THE MENDIP HILLS they are full of deserted camps and barrows that were once used and defended and meant something to someone of whom we may know nothing ; every height or headland is bastioned or crowned with the work of man, work that was already crumbling, nay, already a forgotten ruin, before the beginning of history. These remain. But the work of the Romans, those deserted mines beyond Charterhouse, what is there left of them . What is there to be found of those two religious houses of the Carthusians, Charterhouse a cell of Witham, and Green Ore a cell of Hinton ? Not a stone, not a single foundation. For them no man can say here they stood or there. It is as though Mendip were outside History and Christendom.
And yet on a day of wind, a clear day after rain, this great plateau which a man fears almost as much as he loves is
capable of offering you endless reward.
On such a day Mendip awakes ; the thin grass laughs like an old man in the sun, the grey rock shines golden with lichen, the spare woods are filled with the strength and the joy of the wind, and suddenly you find as you come up southward out of the plateau on to the height, on to Beacon Hill or Pen Hill or Maesbury for
instance, all the world spread out at your feet.
It is a glory that passes and' yet cannot pass away.
To one returning after long absence that view must always be the most beautiful and the most consoling in
the world, for it gives him at a glance all his childhood and his home.
Setting out from Chewton Mendip to explore the hills, one will take the straight road to Wells, passing Chewton Priory,
the seat of Earl Waldegrave, whose family has held Chewton so long. The Priory stands upon the site of a Benedictine house belonging to the monks of Jumieges; when the alien priories were suppressed the King, Henry V , granted this
appropriation to the Carthusian priory of Sheen, which he had founded in 1413.
Climbing steadily past the Priory, one comes to Green Ore, in about half an hour, and here the road to Wells
possesses several fine ornaments, among them two ancient screens, one the rood screen still in position, and the other across the north aisle.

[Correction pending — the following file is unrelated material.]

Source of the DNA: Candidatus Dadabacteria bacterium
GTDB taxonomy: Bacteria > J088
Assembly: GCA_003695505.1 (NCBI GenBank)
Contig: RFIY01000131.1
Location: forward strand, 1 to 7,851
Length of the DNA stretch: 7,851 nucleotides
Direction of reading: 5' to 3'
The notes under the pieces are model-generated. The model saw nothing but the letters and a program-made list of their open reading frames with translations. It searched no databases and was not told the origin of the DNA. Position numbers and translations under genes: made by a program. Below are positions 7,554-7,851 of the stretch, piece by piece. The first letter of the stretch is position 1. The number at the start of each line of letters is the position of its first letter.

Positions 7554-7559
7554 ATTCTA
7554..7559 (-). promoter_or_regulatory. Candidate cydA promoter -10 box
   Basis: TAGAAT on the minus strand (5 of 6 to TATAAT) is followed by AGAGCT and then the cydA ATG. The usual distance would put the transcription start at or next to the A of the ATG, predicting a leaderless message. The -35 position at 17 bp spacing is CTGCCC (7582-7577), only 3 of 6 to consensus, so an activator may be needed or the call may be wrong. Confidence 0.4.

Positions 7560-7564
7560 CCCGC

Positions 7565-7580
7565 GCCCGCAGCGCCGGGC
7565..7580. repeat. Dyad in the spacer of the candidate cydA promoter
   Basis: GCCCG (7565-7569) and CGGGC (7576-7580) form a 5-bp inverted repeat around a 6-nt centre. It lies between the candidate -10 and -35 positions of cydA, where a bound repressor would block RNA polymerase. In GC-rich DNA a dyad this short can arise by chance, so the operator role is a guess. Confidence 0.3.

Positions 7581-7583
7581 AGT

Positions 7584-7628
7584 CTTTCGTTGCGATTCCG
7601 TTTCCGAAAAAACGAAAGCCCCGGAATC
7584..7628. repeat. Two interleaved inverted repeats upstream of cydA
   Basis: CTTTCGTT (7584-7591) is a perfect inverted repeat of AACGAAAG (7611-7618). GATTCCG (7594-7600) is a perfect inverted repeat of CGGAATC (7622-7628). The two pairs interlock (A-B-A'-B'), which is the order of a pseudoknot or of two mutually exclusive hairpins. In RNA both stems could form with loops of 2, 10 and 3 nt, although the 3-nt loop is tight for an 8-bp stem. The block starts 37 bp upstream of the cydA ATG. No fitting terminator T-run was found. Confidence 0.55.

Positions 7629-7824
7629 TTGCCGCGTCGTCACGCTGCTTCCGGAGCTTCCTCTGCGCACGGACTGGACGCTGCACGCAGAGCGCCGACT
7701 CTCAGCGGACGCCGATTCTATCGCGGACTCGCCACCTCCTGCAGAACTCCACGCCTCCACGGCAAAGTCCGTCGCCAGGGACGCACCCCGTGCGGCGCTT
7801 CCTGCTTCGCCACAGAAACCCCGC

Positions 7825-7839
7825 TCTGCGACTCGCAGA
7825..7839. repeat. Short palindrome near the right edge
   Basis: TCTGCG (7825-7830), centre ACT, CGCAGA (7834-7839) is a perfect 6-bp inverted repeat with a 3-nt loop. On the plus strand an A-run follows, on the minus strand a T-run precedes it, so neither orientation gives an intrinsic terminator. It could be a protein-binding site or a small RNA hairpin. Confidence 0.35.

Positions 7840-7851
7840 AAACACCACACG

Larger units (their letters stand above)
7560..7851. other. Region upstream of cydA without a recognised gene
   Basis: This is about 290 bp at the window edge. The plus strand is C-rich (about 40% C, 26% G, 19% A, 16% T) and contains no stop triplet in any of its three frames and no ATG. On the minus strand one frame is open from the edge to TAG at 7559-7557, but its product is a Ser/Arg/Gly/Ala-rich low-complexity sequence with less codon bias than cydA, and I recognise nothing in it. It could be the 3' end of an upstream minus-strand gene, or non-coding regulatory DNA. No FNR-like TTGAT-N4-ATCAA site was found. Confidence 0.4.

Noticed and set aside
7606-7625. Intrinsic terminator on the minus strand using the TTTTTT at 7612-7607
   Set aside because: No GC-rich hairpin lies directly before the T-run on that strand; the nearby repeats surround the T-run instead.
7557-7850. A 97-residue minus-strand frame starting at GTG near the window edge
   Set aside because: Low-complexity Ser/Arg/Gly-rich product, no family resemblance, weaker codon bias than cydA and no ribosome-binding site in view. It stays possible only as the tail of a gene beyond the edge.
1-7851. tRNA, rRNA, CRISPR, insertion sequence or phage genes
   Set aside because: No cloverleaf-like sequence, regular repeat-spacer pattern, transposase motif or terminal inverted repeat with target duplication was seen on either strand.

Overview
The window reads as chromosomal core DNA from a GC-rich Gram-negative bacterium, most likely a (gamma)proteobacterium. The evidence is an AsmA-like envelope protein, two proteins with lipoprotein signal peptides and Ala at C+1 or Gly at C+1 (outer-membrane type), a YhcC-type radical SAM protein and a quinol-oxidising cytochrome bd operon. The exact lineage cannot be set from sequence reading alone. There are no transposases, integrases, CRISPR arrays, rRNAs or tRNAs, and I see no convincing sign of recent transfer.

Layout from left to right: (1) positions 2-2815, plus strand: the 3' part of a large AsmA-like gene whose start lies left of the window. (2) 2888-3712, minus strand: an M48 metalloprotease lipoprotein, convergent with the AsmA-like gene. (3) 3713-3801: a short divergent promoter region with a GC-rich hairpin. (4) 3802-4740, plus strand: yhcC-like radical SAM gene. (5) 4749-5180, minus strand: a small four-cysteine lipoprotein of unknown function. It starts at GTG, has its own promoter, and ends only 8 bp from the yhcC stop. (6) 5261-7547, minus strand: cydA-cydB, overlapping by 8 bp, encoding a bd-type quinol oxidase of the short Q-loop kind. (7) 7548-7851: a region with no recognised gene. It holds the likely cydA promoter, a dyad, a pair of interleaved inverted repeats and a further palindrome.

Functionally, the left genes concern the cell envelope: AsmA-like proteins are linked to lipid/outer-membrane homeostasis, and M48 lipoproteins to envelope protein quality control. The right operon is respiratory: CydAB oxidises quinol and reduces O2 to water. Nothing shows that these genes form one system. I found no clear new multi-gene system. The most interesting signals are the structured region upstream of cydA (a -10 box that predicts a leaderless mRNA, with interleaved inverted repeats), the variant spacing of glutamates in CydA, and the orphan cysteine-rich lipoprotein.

That across the south aisle is modern.
Here, too, is a curious stone pulpit and a very beautiful altar cloth of mediaeval needlework.
Priddy, as its little church would lead us to believe, is a very old place.
A chapel of Westbury, it was anciently a part of the estates of the Bishop of Wells, but in 1164 the rectory of Westbury, near Priddy, was added to the endowments of the Augustinian Priory of Bruton, by Bishop Robert.
T he Canons, in return, were obliged, among other payments, to
supply a wax taper to burn continually before the High Altar of the Cathedral Church of Wells.
In 1225 a curious murder was committed at Priddy. T he
account of the outrage runs: “ John Swete-bi-the-bone killed
Richard, the Shepherd, and fled. H e was o f the mainpast of
the Abbot of Bruere, in his sh'eepcote of Bridie (Priddy).
Therefore, he (the abbot) is in mercy, and he (John) is suspected, and no one else. Therefore, let him be exacted
and outlawed. He had no chattels.” This verdict was given at Ilchester Assizes, in 1225. To be of the mainpast of the abbot, was to have the abbot for surety; the abbot, therefore,
was held at the mercy o f the court.1
T he mention of Richard the shepherd brings us to the subject of sheep. A very peculiar and valuable breed once inhabited the Mendip Hills.